CSE3213_06_LineBlockCodingW2012_Part_1

CSE3213_06_LineBlockCodingW2012_Part_1 - component which is...

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1 Digital Transmission of Digital Data: Line and Block Coding, Digital Transmission Modes CSE 3213, Winter 2012 Instructor: Dusan Stevanovic Required reading: Garcia 3.6
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2 Analog vs. Digital Transmission (cont.) low-pass channel (digital signal) digital data digital data
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3 Line Coding: Design Consideration Line Coding process of converting binary data (sequence of bits) to a digital signal digital signal depends ‘linearly’ on information bits - bits are transmitted ‘one-by-one’ - different from block coding Data vs. Signal Level data levels – number of values / levels used to represent data (typically only two: 0 and 1) signal levels – number of values / levels allowed in a particular signal DC Two signal levels, two data levels. Three signal levels, two data levels.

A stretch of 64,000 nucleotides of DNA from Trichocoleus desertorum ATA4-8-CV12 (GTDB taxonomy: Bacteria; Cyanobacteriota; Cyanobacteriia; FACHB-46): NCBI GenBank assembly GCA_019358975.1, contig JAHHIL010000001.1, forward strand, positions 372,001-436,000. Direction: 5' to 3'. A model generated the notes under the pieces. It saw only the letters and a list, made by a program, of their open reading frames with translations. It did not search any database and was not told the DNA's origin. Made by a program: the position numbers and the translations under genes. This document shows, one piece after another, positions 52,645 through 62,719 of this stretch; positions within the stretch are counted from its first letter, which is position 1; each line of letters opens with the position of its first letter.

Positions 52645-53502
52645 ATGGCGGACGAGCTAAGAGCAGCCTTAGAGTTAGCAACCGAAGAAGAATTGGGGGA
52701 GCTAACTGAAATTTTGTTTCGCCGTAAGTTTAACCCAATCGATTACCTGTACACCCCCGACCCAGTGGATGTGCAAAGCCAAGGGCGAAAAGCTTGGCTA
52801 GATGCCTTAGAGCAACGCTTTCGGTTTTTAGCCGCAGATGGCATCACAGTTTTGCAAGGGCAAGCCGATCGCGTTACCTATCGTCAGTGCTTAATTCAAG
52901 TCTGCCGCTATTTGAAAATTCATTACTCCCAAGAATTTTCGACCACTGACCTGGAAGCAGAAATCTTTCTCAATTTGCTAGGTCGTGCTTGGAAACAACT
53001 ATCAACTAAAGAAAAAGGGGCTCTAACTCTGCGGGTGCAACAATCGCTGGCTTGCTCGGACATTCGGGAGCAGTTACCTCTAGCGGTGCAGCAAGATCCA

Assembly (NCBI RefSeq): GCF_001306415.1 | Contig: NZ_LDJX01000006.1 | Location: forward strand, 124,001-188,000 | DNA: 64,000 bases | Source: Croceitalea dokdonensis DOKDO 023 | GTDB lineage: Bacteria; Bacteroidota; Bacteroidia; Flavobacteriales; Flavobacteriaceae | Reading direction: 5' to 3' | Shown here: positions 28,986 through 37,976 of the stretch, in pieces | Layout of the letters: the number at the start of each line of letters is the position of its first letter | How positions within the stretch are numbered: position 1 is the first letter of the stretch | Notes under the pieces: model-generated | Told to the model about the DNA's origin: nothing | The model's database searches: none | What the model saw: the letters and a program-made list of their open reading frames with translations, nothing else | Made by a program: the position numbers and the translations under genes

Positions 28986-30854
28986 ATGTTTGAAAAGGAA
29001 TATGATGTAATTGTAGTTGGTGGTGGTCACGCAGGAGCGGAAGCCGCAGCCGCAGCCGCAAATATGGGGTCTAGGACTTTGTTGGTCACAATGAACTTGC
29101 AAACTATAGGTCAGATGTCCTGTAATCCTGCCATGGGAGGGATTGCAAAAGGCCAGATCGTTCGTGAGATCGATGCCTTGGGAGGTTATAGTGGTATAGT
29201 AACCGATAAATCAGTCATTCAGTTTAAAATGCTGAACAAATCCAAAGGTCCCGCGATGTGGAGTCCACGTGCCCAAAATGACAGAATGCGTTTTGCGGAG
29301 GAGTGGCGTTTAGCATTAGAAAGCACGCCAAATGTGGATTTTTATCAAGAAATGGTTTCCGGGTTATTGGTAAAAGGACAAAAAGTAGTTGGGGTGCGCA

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4 Line Coding: Design Consideration (cont.) DC Component in Line Coding some line coding schemes have a residual (DC)
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Unformatted text preview: component, which is generally undesirable transformers do not allow passage of DC component DC component extra energy – useless! Self-Synchronization (Clocking) – to correctly interpret signal received from sender receiver’s bit interval must exactly correspond to sender’s bit intervals if receiver clock is faster/slower, bit intervals not matched receiver misinterprets signal self-synchronizing digital signals include timing information in itself, to indicate the beginning & end of each pulse (see pp. 8-10) 56 kbps 0.0178 ms 5 Line Coding Schemes – can be divided into four broad categories uses only one non-zero voltage level (0 and +) uses two non-zero voltage levels (+ and -) uses three voltage level (+, 0, -) Line Coding: Design Consideration (cont.) Multilevel uses more than three voltage levels...
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This note was uploaded on 02/14/2012 for the course CSE 3213 taught by Professor A during the Winter '10 term at York University.

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CSE3213_06_LineBlockCodingW2012_Part_1 - component which is...

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